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    It's also a relationship that both parties must struggle to maintain in balance. It's not simply a question of saying "oh, we're dependent, I guess I just do whatever you tell me?" - like everything in life, it's a balance of forces and each are pushing for an advantage.

    Which is why something that the government might impose that has clear benefits may also have not-so-clear costs. As an environmental engineering student I studied loads of natural disasters where for example a mining corporation secured a permit in some third world country by building schools and giving jobs, and proceeded to pollute rivers that thousands of people depended on for their basic resources, before disappearing a few years later. A government works the same way, they also want something from you, and you have to keep your eyes peeled for problems. They might allow Pokemon to access certain data in the name of having fun, then other apps can do it too, and then they can use it to invade the privacy of people that are working against their interests.

    Also, governments and politics change, and as a society you don't want to wrap yourself up like a christmas gift for all eternity to whoever happens to come into power at the wrong moment.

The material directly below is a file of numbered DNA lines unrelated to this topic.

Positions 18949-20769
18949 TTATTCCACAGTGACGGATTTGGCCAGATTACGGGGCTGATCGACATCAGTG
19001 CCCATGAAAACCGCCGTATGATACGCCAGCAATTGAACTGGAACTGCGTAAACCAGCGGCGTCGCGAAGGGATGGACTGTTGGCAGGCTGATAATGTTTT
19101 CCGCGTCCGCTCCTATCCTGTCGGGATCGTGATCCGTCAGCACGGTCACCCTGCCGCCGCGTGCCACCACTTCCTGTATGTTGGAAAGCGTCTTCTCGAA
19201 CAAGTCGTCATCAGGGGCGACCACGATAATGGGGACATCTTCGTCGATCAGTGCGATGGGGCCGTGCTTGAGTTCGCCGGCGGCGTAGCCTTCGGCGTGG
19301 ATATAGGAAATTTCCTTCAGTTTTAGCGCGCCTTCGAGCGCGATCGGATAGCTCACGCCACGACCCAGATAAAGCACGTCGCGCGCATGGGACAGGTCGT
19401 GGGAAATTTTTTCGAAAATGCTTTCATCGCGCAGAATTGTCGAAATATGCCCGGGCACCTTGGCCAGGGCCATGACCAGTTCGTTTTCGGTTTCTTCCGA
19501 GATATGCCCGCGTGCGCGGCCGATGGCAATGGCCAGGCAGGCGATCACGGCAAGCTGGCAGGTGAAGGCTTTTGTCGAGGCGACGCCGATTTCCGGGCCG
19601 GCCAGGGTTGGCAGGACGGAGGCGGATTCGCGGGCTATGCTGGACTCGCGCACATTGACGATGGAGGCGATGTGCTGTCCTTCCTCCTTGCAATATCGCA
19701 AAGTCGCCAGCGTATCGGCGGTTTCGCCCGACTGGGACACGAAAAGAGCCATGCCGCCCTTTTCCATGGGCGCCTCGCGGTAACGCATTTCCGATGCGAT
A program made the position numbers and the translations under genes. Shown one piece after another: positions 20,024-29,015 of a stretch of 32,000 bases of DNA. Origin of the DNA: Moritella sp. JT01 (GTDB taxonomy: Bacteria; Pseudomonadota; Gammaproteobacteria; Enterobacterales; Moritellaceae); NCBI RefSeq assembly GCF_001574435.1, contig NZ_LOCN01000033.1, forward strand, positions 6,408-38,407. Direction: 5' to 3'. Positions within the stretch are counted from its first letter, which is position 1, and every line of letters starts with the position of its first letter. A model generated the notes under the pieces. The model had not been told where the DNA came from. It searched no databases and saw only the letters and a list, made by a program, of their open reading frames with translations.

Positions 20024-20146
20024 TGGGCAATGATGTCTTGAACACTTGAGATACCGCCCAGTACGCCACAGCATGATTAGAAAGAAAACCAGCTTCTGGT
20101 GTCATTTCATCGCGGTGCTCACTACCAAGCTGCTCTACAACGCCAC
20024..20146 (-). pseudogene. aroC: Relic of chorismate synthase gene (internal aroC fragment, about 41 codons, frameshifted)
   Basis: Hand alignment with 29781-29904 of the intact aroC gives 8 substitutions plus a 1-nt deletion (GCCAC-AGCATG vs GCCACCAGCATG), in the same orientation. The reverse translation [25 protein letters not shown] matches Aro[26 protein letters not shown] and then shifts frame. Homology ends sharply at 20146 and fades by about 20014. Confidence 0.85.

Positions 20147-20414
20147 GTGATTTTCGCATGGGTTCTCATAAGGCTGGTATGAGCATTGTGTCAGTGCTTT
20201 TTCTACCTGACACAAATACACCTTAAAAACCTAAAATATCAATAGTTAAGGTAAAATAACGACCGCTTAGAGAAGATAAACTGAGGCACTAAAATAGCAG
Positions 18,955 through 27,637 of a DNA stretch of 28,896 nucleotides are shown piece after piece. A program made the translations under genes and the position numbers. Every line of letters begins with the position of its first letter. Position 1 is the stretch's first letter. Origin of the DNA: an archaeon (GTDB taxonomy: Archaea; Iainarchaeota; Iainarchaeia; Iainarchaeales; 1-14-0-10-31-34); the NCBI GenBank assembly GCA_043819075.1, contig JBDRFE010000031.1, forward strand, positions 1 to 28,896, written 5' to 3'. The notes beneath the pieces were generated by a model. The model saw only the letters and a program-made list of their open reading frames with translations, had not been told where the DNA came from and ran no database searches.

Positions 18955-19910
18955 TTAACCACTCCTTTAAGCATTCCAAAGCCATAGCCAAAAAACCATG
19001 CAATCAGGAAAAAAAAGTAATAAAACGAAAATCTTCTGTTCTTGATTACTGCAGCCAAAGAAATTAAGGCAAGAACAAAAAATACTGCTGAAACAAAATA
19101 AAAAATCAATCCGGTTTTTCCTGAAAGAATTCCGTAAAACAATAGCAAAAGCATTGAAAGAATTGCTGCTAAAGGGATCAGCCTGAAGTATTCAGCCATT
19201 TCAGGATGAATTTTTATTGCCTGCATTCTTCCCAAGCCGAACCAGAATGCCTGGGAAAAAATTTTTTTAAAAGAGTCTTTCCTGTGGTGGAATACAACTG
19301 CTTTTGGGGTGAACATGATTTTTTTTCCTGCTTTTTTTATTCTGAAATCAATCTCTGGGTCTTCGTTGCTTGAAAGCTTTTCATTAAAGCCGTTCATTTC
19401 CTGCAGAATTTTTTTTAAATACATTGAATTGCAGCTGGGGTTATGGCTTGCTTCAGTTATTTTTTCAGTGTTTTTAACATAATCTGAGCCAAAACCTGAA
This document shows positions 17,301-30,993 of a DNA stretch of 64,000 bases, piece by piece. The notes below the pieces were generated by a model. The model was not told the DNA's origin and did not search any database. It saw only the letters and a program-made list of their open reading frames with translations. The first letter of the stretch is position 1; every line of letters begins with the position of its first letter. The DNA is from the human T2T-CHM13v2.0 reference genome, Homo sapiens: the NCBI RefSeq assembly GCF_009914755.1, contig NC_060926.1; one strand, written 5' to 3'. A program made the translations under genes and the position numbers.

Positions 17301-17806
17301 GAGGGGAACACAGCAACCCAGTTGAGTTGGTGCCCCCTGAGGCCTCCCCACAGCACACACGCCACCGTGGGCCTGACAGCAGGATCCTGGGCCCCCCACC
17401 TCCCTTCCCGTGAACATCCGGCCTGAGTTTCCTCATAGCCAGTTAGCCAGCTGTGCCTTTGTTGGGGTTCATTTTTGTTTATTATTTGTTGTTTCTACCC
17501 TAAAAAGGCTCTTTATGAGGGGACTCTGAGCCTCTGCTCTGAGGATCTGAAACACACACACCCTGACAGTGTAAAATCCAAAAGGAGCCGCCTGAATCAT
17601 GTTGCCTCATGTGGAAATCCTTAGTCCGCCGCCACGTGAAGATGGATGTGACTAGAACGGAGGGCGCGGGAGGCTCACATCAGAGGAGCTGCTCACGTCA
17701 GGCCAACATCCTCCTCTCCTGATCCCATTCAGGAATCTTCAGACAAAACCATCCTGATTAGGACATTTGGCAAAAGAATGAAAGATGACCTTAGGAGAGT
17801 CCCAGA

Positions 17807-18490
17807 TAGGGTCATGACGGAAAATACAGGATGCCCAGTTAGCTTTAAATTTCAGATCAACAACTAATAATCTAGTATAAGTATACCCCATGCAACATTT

As an interesting side note, there's a theory that civilizations go through a period of rise and decay, the decay being preceded by heavy governmental regulation and control that stifles and restricts the ability of the civilization to adapt to new challenges. If there ever was a time where that was true ...
     
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  49. Kiwasi

    Kiwasi

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    Not one I've heard before. But sounds a very plausible theory to have been produced by someone with an anti government agenda. It doesn't match up with anything I've seen studying history.
     
  50. Billy4184

    Billy4184

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    I don't have an anti-government agenda, I think government is absolutely necessary for civilization to exist. But if you look at nature for an example, from where we came, and from which we drew all those parts of ourselves which are fairly outside our own ability to objectively examine, there is no example of a governance that is not driven by domination and exploitation. If our society is different, it is only by degrees and not by principle. We didn't just wake up one day as newly enlightened, divine beings.

    All I'm saying is that a government, democratically elected or otherwise, is not steered by some sort of magic to always keep the best interests of its citizens at heart. Every law is a risk and any good citizen should see it as such, and evaluate it according to the best of their knowledge and ability. And one of the best ways to avoid risk is to draw a clear line as to where governments are allowed to exert control and where they are not.

    And to tie this back into the thread, would it be really surprising to find out that the data gathered by Pokemon Go's developers was found to be of interest to government organisations, and they were forced to share it?